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Cox to Introduce Anti Commercial-Skipping Technology
Written by Daniel   
Monday, 14 May 2007 10:57
Tuan Nguyen (Blog) - May 9, 2007 1:35 AM Print E-mail Digg 112 comment(s) - last by Toebot.. on May 12 at 10:31 PM
Daily Tech
Analysts say other cable providers may follow suit
ABC and ESPN signed a deal with Cox Communications to offer video-on-demand broadcasts of hit TV series such as Grey's Anatomy, Desperate Housewives and sports events. However, Cox customers that subscribe to the new on-demand service will have their fast forward features disabled on PVRs.

The goal with the new program is to increase ad revenue, which broadcasters have been crying foul over since the dawn of PVRs like TiVo. ABC, ESPN and parent company Walt Disney Co. handed Cox the rules to abide by if Cox wanted to have access to hit programs. But Cox isn't showing any concern, and in fact welcomes the restriction. "We are excited about collaborating with Disney and using their great ABC and ESPN content to provide our customers with 'anywhere, anytime' access to content they value," said Cox president Pat Esser.

Reports say that Cox and Disney are still ironing out the details on what kind of ads will play, for how long and how often during a program. None of the above companies mentioned whether or not users will still be able to switch channels when a commercial pops up.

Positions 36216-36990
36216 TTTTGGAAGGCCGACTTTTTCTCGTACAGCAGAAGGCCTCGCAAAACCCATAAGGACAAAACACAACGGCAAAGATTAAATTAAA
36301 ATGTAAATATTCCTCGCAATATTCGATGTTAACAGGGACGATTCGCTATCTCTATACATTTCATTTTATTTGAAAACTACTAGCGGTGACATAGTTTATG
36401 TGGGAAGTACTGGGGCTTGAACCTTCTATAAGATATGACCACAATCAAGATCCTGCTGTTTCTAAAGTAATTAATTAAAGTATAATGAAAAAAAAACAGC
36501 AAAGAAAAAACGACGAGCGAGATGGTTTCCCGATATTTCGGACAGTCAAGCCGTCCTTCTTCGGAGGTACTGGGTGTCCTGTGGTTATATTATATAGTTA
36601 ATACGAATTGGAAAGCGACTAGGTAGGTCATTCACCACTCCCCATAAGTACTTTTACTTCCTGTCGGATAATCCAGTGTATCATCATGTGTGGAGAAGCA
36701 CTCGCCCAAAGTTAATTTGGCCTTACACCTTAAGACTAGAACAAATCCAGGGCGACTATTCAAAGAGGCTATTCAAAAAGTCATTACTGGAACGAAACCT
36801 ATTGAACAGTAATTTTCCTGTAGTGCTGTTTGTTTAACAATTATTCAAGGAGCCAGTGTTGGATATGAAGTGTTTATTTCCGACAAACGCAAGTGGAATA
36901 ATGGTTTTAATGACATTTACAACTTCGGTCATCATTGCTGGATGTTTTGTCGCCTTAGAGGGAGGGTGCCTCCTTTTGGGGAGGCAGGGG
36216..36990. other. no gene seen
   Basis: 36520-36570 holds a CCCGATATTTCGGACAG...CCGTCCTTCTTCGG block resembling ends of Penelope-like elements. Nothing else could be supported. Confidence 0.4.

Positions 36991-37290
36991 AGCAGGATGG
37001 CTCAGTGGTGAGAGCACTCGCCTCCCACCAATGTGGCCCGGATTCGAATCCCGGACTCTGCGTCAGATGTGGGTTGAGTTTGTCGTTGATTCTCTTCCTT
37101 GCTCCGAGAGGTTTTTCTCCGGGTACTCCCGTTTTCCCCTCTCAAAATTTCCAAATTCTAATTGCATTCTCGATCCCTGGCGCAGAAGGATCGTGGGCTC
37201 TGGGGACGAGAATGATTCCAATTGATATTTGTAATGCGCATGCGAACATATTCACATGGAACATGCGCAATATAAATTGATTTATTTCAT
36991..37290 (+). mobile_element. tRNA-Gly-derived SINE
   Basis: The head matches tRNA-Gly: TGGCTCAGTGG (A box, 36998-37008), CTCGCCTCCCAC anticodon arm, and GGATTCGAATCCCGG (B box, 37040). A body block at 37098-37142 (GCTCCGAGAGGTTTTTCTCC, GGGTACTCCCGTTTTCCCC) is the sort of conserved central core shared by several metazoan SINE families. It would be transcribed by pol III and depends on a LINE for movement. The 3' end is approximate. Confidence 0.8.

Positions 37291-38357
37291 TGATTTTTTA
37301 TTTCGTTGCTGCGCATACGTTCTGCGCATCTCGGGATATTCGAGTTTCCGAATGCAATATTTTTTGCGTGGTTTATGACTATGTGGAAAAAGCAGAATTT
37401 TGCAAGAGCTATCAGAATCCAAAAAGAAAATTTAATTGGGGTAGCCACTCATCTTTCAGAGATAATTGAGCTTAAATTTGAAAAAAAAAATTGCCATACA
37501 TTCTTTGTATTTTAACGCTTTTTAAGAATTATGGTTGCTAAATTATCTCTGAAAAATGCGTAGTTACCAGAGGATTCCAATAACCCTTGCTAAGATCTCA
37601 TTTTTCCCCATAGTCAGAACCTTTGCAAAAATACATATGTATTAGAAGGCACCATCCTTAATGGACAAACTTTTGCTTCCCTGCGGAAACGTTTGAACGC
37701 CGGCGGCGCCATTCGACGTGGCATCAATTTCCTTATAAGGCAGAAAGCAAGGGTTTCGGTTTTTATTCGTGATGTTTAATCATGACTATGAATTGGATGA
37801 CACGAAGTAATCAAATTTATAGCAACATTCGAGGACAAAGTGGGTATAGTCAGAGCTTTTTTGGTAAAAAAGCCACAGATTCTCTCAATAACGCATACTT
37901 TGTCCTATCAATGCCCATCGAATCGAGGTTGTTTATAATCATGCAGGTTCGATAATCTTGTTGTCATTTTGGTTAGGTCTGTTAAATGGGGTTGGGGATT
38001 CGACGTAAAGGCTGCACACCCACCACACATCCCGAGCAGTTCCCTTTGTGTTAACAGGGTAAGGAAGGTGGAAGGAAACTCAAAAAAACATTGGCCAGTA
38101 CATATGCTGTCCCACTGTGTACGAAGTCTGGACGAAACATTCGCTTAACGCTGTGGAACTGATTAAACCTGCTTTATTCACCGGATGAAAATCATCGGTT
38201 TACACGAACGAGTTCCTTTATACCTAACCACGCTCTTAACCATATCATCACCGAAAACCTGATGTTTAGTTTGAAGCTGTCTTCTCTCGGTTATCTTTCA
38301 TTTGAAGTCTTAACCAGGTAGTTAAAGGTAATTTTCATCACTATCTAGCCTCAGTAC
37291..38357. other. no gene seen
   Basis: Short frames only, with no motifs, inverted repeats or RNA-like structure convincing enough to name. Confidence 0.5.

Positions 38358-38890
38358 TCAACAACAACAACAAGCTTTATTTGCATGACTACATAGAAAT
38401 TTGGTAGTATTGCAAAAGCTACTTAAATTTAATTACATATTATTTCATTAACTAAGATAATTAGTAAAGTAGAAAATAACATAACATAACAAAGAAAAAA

"This project is another example of how our digital strategy integrates into our overall business strategy," said Disney co-chair Anne Sweeney. "It provides consumers with more access to our hit programming while showcasing our continued dedication to working with our distribution and advertising partners to develop and grow viable multiplatform business opportunities."

DailyTech previously reported that Philips was hard at work on technology that would prevent TV viewers from skipping commercials entirely -- even from changing the channel. The technology would be embedded into mainstream PVRs and allow broadcasters and cable operators to lock a viewer into watching a commercial. Causing an uproar with consumers, Philips issued a response and indicated that the technology could be turned off by users -- somewhat beating the whole point of having anti-skip technology to begin with...More

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